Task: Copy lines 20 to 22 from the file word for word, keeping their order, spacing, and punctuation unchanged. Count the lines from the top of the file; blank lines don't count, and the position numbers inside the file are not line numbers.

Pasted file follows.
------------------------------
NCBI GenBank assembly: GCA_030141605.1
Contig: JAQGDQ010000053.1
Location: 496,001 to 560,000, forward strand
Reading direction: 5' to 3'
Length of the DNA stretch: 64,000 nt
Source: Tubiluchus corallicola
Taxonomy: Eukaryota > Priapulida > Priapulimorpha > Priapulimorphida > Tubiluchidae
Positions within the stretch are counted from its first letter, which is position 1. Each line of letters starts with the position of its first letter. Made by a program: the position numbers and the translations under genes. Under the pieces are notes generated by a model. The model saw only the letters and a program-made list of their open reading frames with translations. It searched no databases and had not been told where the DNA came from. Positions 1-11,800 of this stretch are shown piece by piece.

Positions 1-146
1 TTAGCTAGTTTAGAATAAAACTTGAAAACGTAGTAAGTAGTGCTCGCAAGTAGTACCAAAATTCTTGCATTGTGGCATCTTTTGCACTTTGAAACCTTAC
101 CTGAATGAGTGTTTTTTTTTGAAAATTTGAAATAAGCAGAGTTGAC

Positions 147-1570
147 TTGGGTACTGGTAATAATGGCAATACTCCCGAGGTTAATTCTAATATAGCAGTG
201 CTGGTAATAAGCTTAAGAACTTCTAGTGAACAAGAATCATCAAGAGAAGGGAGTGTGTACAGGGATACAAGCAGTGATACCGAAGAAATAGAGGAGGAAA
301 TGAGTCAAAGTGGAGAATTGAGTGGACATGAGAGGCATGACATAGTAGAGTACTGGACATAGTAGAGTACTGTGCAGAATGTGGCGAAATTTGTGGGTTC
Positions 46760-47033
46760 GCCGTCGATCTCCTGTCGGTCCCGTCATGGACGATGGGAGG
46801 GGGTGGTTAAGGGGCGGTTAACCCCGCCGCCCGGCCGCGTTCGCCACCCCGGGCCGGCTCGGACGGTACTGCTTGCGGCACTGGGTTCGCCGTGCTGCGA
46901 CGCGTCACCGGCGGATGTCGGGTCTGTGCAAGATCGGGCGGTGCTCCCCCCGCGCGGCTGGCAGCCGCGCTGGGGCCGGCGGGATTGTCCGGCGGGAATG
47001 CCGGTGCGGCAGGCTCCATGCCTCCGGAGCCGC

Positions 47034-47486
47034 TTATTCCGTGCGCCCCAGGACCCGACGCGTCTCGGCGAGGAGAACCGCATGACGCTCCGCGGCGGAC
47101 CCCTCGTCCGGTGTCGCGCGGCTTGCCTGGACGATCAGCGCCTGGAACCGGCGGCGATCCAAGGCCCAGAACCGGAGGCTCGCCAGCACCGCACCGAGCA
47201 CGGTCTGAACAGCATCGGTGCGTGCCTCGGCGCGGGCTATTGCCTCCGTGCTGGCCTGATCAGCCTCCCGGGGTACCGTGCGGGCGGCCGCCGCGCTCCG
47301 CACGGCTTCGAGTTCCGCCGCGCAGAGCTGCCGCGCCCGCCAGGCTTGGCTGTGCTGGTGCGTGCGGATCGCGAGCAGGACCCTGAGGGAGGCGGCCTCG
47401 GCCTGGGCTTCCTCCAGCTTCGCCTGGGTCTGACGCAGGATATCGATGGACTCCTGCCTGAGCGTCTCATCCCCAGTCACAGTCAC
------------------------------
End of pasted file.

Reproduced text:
47001 CCGGTGCGGCAGGCTCCATGCCTCCGGAGCCGC

Positions 47034-47486
47034 TTATTCCGTGCGCCCCAGGACCCGACGCGTCTCGGCGAGGAGAACCGCATGACGCTCCGCGGCGGAC